Swedish train drivers skirt the dress code
Swedish commuters have been shocked to witness male train driverswearing skirts this summer. No, wait, these are Swedes we are talking about, so shocked is not the right word. More likely they might have raised a polite eyebrow over their morning coffee and herring sandwich and murmured "Correct me if I'm wrong, but that driver was in a skirt, yes, Sven?" "You are right Bjorn, knee-length I believe."
The new sartorial style on the Roslagsbanan line, north of Stockholm, is down to the idiotic rules imposed by operator Arriva that refused to allow drivers to wear shorts during the summer. Drivers were allowed a choice of long trousers or skirts, and male drivers took the opportunity to ridicule the rules.
"We have always said that when summer comes, we will get some skirts and wear them," the driver Martin Akersten told the BBC. "It's very warm weather here so we would like to wear shorts but if we can't then we have skirts for comfort."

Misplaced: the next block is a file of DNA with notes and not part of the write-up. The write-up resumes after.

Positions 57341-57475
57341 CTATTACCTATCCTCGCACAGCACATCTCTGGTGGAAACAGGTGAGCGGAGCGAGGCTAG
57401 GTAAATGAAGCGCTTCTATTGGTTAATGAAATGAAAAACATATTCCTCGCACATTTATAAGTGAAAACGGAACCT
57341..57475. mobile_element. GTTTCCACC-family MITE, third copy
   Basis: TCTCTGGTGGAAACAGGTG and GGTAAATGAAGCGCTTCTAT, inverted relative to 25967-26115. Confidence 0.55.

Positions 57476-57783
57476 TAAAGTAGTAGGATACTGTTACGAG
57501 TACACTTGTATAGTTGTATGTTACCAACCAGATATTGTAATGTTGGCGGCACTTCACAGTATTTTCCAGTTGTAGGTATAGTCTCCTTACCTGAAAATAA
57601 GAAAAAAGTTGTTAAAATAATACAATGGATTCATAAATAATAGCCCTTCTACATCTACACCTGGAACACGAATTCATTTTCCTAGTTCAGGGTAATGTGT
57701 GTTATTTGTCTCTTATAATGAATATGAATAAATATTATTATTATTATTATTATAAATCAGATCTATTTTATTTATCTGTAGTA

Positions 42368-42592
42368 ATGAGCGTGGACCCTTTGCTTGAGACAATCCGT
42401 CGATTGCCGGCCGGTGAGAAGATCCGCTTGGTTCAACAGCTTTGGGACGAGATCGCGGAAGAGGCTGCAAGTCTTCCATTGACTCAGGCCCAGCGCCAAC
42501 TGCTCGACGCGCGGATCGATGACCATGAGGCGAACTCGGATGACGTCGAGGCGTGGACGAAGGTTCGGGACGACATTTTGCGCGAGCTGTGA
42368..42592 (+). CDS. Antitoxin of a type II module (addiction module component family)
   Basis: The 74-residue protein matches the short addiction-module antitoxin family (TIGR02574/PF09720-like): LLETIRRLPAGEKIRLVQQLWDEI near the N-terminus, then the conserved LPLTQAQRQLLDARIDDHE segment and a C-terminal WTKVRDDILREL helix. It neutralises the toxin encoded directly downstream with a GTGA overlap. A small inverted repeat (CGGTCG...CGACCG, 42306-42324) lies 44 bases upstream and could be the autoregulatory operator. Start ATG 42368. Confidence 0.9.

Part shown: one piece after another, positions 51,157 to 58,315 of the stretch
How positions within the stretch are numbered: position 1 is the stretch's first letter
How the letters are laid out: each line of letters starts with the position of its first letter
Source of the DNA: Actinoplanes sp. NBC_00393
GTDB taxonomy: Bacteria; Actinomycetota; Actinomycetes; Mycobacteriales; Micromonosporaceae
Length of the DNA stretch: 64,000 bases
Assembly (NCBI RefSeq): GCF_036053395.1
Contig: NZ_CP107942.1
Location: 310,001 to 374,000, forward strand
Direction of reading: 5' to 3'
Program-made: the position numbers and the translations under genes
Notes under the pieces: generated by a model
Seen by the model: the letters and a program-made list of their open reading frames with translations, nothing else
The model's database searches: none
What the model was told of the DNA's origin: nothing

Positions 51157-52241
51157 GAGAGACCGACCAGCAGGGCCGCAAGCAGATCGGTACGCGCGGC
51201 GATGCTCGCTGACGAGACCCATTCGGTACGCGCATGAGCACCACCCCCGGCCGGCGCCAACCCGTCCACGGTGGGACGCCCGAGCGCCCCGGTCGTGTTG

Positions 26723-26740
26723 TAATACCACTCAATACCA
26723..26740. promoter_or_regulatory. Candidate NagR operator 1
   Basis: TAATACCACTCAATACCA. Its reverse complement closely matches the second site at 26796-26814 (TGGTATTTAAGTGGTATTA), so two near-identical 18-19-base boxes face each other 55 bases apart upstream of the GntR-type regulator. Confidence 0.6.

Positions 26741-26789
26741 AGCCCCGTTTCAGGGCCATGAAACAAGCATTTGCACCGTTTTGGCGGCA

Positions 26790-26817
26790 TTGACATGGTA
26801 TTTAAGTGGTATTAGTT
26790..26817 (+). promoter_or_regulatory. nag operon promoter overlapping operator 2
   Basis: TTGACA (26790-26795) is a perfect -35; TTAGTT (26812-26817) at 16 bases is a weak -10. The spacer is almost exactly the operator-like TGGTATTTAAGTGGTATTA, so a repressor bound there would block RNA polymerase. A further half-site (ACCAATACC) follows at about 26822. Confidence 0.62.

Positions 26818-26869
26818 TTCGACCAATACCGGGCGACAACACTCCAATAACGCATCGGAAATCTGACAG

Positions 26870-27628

Although Sweden is not known for sultry heatwaves, temperatures can get uncomfortably high in the drivers' cabs on the trains. Arriva has been made to look foolish, because in egalitarian Sweden they cannot be seen to discriminate.
Communications manager Tomas Hedenius was the poor sap pushed forward to try to defend Arriva's stance. "Our thinking is that one should look decent and proper when representing Arriva and the present uniforms do that. If the man only wants a skirt then that is OK," he said through gritted teeth, although the company plans to rethink the rulings in September.
In the meantime Sweden has joined Scotland as a European nation where men proudly don a skirt for the working day. In Scotland they insist on calling them kilts, but everybody knows they are skirts really.